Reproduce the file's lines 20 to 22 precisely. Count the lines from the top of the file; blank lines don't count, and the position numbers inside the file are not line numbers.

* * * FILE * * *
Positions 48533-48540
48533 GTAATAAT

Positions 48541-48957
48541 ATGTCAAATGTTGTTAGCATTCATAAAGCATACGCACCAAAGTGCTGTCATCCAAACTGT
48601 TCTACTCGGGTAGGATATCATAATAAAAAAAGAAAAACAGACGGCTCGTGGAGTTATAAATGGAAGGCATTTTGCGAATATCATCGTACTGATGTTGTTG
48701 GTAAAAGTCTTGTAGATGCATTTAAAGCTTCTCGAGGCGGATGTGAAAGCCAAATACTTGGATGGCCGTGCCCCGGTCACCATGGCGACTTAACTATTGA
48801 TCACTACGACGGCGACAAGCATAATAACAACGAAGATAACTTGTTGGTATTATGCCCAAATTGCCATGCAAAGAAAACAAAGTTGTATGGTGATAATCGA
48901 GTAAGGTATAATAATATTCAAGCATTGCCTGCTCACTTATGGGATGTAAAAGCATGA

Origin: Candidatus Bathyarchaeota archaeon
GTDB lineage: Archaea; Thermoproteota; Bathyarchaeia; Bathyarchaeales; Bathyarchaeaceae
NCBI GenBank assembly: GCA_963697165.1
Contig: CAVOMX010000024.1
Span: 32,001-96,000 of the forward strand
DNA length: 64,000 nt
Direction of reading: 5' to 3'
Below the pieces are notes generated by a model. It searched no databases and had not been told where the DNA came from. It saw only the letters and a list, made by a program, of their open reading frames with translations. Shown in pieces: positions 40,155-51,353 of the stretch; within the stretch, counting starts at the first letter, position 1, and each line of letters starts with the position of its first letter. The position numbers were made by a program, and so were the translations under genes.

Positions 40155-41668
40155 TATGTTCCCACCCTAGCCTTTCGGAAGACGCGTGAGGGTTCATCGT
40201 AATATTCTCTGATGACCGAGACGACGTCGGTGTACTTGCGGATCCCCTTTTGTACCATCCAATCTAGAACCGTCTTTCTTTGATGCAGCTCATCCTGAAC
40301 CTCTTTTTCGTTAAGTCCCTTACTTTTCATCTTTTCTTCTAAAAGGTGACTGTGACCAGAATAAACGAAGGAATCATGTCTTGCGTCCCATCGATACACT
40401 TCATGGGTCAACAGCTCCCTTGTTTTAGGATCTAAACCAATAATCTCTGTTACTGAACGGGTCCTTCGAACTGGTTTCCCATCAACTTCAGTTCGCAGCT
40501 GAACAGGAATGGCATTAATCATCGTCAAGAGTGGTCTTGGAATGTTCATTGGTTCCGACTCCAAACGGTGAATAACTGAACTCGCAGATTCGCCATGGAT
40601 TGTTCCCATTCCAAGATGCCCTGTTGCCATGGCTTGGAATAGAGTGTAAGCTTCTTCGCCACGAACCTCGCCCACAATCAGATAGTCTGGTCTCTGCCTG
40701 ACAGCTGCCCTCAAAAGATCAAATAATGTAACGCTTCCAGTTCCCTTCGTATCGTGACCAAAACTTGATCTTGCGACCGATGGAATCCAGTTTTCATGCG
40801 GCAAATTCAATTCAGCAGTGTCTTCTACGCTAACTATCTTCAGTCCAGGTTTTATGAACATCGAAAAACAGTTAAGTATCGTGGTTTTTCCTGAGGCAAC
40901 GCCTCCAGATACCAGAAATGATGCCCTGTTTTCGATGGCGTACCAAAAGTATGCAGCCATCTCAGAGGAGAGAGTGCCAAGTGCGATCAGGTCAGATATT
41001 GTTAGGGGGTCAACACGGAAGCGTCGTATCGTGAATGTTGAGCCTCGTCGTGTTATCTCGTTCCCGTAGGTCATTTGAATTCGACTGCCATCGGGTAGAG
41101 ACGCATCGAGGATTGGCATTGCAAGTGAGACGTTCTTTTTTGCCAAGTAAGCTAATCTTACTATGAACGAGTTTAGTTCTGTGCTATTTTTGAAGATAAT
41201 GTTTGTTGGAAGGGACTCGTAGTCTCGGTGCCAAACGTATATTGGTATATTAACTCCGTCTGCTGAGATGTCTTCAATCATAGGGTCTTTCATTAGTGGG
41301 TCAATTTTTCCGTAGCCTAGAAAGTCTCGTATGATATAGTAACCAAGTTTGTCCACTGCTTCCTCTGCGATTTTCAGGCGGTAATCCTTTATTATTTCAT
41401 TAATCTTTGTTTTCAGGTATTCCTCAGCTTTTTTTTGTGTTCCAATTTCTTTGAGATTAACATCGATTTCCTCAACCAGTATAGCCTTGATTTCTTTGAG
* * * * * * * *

40301 CTCTTTTTCGTTAAGTCCCTTACTTTTCATCTTTTCTTCTAAAAGGTGACTGTGACCAGAATAAACGAAGGAATCATGTCTTGCGTCCCATCGATACACT
40401 TCATGGGTCAACAGCTCCCTTGTTTTAGGATCTAAACCAATAATCTCTGTTACTGAACGGGTCCTTCGAACTGGTTTCCCATCAACTTCAGTTCGCAGCT
40501 GAACAGGAATGGCATTAATCATCGTCAAGAGTGGTCTTGGAATGTTCATTGGTTCCGACTCCAAACGGTGAATAACTGAACTCGCAGATTCGCCATGGAT